Echoing President Bill Clinton’s strategist, James Carville, new research puts the spotlight where it belongs for health and nutrition… processed carbs and not just calories.
While understanding calories has a role in health, that approach also masks problems among foods. We assume that all calories are created equal. That may well be the case in the lab when we measure the caloric content of food but not when our bodies get that food. The complexity of chemical interactions go light years beyond anything a calorie can monitor. While we are nowhere near ready to understand those interactions and the trillions of inhabitants in our gut microbiomes, we can at least focus on reducing / eliminating processed carbs.
Eating processed carbohydrates such as white bread, white rice, potato products, and sugar can drive up insulin levels in the body and lead to weight gain. Nutrition expert David Ludwig of Harvard T.H. Chan School of Public Health says that eating fewer of these unhealthy carbs—more so than cutting calories—can help maintain long-term weight loss.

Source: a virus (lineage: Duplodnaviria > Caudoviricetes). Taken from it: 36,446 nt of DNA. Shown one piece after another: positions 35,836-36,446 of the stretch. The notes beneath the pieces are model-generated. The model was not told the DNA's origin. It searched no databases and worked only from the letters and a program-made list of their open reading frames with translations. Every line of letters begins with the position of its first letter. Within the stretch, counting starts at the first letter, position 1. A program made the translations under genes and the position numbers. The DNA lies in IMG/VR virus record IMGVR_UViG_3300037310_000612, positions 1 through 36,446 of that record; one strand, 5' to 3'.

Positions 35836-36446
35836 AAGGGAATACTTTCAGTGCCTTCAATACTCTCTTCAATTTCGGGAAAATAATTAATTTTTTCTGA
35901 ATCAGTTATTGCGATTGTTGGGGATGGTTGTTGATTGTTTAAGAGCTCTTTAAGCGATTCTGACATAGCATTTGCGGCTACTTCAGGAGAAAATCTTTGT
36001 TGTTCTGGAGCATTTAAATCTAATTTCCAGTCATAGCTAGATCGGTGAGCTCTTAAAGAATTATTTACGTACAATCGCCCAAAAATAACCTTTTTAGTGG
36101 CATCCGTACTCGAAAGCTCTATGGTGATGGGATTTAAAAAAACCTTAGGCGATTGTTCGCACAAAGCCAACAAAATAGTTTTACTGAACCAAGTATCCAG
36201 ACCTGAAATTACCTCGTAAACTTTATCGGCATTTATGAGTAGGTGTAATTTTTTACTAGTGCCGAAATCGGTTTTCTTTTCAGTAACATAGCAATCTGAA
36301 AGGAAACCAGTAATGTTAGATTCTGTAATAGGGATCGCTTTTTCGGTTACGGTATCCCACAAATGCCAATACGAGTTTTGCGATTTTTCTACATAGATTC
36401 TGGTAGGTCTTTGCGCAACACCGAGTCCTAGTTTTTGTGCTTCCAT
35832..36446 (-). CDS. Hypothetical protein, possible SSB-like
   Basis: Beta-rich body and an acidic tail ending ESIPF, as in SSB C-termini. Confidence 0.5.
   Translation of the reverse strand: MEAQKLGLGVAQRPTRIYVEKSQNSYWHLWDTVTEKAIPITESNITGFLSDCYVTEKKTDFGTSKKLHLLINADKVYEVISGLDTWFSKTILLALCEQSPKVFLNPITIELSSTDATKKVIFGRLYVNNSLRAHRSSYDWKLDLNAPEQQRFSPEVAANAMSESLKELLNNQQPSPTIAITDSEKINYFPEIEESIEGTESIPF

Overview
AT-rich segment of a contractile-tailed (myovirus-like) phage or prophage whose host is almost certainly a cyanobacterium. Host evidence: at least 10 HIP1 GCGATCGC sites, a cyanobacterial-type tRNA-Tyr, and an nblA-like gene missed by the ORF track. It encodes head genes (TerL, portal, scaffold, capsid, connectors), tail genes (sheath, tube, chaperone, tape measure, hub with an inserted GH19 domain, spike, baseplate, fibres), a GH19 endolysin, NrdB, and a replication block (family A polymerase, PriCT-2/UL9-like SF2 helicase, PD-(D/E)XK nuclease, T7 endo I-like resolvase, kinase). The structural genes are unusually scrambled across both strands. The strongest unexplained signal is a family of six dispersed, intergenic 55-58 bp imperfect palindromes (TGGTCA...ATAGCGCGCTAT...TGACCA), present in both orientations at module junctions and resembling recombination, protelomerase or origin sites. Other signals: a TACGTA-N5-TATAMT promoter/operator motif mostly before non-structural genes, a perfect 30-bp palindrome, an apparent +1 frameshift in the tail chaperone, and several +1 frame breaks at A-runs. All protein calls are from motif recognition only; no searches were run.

In a January 4, 2019 interview on the radio show “Science Friday,” Ludwig, professor in the Department of Nutrition, discussed a recent study he co-authored that found that, among nearly 200 overweight patients, those who cut carbs from their diets and replaced them with fat increased their metabolism and were able to burn more calories daily when compared with people who ate a high-carb, low-fat diet.
“The standard approach to weight control considers all calories alike,” Ludwig said. “Just eat less and move more—we’ve heard it a thousand times. Our research suggests that a focus on food quality rather than calories may [promote weight loss] more slowly, but it’ll keep you there over the long term.”
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